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Incidence of Leber hereditary optic neuropathy in 2019 in Japan: a second nationwide questionnaire survey



Leber hereditary optic neuropathy (LHON) is an acute or subacute optic neuropathy that mainly affects young males. The first nationwide epidemiological survey of LHON was conducted in 2014 in Japan, and LHON was officially designated as a rare intractable disease by the Japanese government in 2015. We conducted a second survey of the annual incidence of LHON in 2019, and estimated the total number of patients with LHON in Japan.


A questionnaire was sent to 997 facilities accredited by the Japanese Ophthalmological Society and/or affiliated with the councilors of the Japanese Neuro-Ophthalmology Society. Responses were received from 791 facilities, with a response rate of 79%. Fifty-five newly diagnosed cases (49 males and 6 females) of LHON were reported from 35 institutions in 2019, with a median age of 28.5 for males and 49.5 years for females. The total number of newly diagnosed cases was calculated as 69 (62 were males and 7 were females, 95% confidence interval 55–83), and the total number of patients was estimated to be 2491 (95% confidence interval: 1996–2986), suggesting a prevalence of LHON in Japan of 1:50,000.


The incidence of LHON in 2019 was lower than the estimate in 2014, whereas its prevalence may be similar to that reported in other countries. The accurate estimation of the incidence and prevalence of patients with LHON requires prospective registration.


Leber hereditary optic neuropathy (LHON) is a maternally inherited optic neuropathy, that causes acute or subacute optic neuropathy characterized by central scotoma and marked reduction of visual acuity [1]. Over 95% of patients have one of three mtDNA point mutations, known as primary point mutations. These primary point mutations cause a deficiency in electron transfer complex I that leads to the apoptotic cell death of retinal ganglion cells. However, the full pathophysiology of LHON is not yet fully understood. Unlike other mitochondrial diseases, LHON does not occur by mtDNA point mutations alone, and it is believed that some environmental and/or epigenetic factors are involved in the development of LHON [2]. LHON has been designated as a rare intractable disease by the Japanese government, following the establishment of designated criteria in 2015 [3].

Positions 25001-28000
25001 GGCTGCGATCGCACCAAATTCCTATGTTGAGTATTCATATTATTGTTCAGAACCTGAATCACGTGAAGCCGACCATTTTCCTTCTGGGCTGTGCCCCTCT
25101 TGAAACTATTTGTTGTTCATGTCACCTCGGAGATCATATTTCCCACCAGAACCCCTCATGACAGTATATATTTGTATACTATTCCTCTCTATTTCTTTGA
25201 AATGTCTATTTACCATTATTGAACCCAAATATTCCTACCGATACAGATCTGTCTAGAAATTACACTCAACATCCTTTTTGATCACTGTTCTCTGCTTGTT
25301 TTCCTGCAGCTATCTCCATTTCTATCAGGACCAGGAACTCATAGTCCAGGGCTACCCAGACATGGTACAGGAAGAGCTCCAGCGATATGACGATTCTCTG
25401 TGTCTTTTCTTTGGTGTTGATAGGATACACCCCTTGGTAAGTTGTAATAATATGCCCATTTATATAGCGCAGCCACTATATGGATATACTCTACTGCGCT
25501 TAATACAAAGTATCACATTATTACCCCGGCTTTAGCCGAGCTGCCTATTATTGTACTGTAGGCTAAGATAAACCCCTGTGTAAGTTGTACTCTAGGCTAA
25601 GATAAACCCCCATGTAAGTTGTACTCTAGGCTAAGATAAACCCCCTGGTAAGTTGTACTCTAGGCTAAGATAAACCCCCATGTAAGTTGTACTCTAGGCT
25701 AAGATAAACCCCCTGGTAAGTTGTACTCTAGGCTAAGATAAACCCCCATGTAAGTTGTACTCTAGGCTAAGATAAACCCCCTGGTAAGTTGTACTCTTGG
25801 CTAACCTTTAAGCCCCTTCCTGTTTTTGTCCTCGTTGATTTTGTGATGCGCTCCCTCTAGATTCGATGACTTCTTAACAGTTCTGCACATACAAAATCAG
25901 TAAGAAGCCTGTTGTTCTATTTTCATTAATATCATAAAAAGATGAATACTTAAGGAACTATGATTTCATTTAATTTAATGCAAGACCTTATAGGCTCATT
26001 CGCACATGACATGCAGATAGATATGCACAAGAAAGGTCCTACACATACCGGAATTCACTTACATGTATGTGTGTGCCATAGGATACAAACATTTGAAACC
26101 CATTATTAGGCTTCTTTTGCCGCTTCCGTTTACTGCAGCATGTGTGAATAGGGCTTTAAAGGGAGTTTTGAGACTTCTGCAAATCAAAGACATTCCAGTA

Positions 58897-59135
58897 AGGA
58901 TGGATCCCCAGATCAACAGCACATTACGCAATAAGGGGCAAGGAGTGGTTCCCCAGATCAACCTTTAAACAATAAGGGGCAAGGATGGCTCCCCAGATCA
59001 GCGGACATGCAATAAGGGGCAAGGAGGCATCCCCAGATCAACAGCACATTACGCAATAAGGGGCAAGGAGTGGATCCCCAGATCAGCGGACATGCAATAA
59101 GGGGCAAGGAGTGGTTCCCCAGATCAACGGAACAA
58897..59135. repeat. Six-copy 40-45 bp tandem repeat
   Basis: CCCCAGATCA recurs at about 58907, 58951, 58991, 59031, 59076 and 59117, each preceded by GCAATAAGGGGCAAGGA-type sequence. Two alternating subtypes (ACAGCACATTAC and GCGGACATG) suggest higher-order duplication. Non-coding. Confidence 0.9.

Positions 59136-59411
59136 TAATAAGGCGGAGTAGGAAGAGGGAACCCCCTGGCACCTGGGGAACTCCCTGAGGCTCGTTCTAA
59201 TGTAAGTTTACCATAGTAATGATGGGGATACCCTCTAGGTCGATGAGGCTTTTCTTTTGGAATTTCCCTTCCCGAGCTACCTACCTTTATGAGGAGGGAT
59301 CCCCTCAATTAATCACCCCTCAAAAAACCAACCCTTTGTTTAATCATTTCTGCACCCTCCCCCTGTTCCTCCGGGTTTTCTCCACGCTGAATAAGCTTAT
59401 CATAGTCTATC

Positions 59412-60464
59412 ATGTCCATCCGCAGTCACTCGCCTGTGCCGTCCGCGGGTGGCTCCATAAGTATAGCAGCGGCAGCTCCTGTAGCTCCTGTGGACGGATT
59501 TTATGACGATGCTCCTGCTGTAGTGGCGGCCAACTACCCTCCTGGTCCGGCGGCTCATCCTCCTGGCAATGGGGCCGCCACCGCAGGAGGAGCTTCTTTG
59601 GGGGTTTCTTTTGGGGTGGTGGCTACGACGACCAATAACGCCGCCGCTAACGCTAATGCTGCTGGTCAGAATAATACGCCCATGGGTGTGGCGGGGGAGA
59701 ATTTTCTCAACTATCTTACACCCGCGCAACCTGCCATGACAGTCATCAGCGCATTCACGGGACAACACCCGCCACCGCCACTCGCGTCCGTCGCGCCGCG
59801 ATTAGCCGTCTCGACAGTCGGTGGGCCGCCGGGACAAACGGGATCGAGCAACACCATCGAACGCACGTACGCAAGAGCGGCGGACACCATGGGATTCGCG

The prevalence of LHON is reported to be about one in 31,000–520,000 [4]. In Japan, the incidence of LHON was not known until we conducted the first nationwide epidemiological survey in 2014. On the basis of this survey, we estimated the number of newly diagnosed patients with LHON as 117 (109 males and 8 females) with a 95% confidence interval of 81–153 [5].

Most of the affected individuals are male, both in Japan and worldwide [5,6,7,8]. However, the male to female proportion may be increasing for unknown reasons. The proportion of males was reported to be 68.1% [6] in 1973, but was 92.1% [7] in 1995 and 93.2% in our 2014 survey [5]. In addition, the proportion of male patients in one large LHON family was reported to increase over generations [8]. However, whether such a skewed sex proportion is maintained in Japan has yet to be confirmed.

Although most patients with LHON have one of the three major mutations, there have been an increasing number of reports of LHON with other rare mutations [9,10,11]. In the previous survey, we investigated only LHON cases with the three primary mutations, and thus whether and to what degree newly diagnosed Japanese patients with LHON harbor rare mutations has not yet been systematically evaluated.

The purpose of this study was to investigate the number of newly diagnosed patients with LHON with any causative mtDNA mutations in 2019, and use these data to estimate the annual number of newly diagnosed cases and the total number of patients with LHON in Japan. [12,13,14]


Of the 997 facilities to which we sent the questionaries, 791 responded, a response rate of 79%. Fifty-five cases (49 males and 6 females) were reported as newly diagnosed patients with LHON in 2019, as described in Table 1. The male to female ratio was 90%, comparable to the results of our previous study [5].

Table 1 Summary of the results of the survey

Figure 1 shows the distribution of age at onset of the reported cases. The median (interquartile range) age was 31.0 (17.0–45.5) years for males and 49.5 (38.8–54.0) years for female patients. The youngest patient was 7 years old, and the oldest was 66.

Fig. 1
figure 1

Histogram of the number of reported patients by age group. The black part of each bar shows the number of males, and the white part shows the number of females

With respect to the mtDNA mutations harbored by the patients, 45 individuals had the m.11778 G > A mutation, eight had the m.14484 T > C mutation, whereas none had the m.3460 G > A mutation. One occurrence of each of the m.11696 G > A and m.12811 T > C mutation was also reported. These mutations are described as rare mutation loci in the diagnostic criteria [3].